Several different ways to protect the internal circuitry have been patented, from hydrophobic coatings to silicon seals to liquid repellent nano-coating. You never know, with the rumored removal of the 3.5mm headphone jack we may even see some of these waterproofing technologies in action as soon as the iPhone 7…

How realistic did we think this idea was? 9/10

What we know now (2021):

This feels like an absolute no-brainer this days, but back in the era of the iPhone 6s when this was written, you still had to be seriously careful around water – a far cry from Apple’s current stance, practically encouraging you to be negligent around liquids in its “Cook” advert. (Even though liquid damage is still not technically covered under Apple’s standard warranty.)

As it happens, the iPhone 7 was the first iPhone with an IP67 rating, meaning it’s splash, water, and dust resistant with the ability to (in theory) survive a dunking up to 1m deep for up to 30 minutes. Those ratings soon got bumped to varying degrees of the IP68 standard, with the latest iPhone 12 series able to go 6m deep for up to 30 minutes. Apple also says the last three years of iPhone models are resistant to spills from common drinks like sofa, beer, coffee, tea, and juice.

Finally? Those rumors about the removal of the headphone jack were pretty spot on, weren’t they?

How accurate was our prediction? 10/10

Virtual Reality headset

What we thought then (2016):

Apple is rumored to be pretty interested in virtual reality (VR) – a field which is really starting to come to the fore in 2016 with the launch of multiple competing VR headsets. Though Apple wouldn’t dare admit it publicly, the company has made some pretty notable hires and acquisitions over the last year that point towards VR research – including a motion capture firm that worked on Star Wars – and Tim Cook is on record saying he thinks the technology is “really cool.”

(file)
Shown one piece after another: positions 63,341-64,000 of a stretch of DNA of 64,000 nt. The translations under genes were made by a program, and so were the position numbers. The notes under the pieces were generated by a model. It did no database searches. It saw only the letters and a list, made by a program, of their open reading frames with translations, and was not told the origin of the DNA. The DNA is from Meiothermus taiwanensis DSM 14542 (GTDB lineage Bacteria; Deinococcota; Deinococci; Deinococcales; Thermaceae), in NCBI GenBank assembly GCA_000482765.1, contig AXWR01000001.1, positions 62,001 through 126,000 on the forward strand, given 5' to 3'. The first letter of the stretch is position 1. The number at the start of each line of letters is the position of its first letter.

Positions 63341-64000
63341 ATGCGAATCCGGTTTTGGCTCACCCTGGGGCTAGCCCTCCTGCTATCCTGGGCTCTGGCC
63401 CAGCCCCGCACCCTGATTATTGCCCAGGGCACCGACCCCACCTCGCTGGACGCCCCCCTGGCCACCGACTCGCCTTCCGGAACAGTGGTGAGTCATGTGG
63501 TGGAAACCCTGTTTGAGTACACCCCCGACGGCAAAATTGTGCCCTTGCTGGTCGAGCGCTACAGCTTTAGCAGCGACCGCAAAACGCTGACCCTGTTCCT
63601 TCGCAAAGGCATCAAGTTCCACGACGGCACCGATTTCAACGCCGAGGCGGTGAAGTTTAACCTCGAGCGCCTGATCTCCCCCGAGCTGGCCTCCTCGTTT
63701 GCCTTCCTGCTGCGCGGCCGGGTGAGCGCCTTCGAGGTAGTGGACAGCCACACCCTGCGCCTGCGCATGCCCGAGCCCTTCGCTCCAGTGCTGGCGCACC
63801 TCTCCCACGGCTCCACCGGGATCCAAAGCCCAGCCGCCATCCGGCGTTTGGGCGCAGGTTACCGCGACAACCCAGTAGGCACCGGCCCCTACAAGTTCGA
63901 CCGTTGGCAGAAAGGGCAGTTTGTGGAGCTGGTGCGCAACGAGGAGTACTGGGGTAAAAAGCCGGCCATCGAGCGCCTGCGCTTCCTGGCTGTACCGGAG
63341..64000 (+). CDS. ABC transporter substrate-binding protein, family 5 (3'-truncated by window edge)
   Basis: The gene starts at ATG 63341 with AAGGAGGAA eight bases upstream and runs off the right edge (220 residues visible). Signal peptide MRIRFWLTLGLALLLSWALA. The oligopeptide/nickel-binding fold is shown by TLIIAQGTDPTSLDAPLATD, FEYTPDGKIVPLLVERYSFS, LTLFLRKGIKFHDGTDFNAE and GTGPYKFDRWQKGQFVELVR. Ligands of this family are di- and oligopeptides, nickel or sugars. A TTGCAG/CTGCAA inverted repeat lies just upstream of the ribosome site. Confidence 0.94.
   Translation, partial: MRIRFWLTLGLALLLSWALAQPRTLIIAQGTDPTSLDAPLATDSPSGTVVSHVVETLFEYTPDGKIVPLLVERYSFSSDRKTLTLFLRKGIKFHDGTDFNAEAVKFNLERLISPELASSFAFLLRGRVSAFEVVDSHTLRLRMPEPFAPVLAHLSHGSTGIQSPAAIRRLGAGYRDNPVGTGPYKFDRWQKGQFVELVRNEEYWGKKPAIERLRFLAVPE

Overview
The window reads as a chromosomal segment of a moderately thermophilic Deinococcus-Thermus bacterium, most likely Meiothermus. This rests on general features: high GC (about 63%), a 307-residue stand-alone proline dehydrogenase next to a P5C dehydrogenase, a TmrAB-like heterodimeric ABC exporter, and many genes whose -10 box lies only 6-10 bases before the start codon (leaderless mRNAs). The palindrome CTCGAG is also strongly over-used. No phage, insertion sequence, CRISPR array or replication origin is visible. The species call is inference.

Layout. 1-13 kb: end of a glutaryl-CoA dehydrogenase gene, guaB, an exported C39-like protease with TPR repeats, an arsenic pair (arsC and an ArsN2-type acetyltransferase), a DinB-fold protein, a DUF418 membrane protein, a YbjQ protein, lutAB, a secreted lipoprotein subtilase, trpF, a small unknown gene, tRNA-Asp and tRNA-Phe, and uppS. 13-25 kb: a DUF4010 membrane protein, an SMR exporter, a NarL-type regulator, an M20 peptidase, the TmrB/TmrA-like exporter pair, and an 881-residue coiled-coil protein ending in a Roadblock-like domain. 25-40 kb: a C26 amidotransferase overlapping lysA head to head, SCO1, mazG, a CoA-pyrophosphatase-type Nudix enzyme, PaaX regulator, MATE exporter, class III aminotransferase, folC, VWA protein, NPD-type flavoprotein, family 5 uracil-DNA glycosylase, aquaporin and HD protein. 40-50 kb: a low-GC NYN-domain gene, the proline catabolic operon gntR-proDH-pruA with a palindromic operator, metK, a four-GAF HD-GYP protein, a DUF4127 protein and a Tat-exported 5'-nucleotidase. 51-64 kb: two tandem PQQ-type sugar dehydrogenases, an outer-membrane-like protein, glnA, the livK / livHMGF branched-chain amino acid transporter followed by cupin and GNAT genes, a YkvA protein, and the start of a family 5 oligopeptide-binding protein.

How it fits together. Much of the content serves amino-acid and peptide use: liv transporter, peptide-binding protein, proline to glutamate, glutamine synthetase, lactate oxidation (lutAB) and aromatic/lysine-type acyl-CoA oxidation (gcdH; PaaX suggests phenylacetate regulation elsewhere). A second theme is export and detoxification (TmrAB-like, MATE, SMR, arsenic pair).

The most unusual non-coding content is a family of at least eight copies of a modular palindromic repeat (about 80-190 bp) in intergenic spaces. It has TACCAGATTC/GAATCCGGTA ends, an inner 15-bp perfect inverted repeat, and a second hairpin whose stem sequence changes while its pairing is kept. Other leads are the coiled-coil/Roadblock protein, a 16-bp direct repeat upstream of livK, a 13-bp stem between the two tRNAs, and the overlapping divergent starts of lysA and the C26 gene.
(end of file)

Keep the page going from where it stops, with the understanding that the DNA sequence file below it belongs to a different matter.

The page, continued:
Add all that to the fact that Apple has even patented its own virtual reality headset, complete with a smartphone-shaped slot to use your iPhone as a screen à la Google Cardboard, and we think this could be yet another in the long line of markets Apple enters late and goes on to dominate.

How realistic did we think this idea was? 5/10

What we know now (2021):

Curses! Just a single letter off. Apple turned out to be much more interested in AR than VR, with Reality resolutely Augmented rather than Virtual. That means integrating stuff into your real surroundings rather than pulling a whole world out of thin air. Apple’s ARKit may not have gained quite the traction it hoped, but it’s far and away the best implementation of AR on mobile – especially with the LiDAR scanners built into some of Apple’s top tier devices.

That said, even five years on the VR headset rumors refuse to die – we see them crop back up like clockwork pretty much every year, so don’t discount the possibility just yet.

How accurate was our prediction? 3/10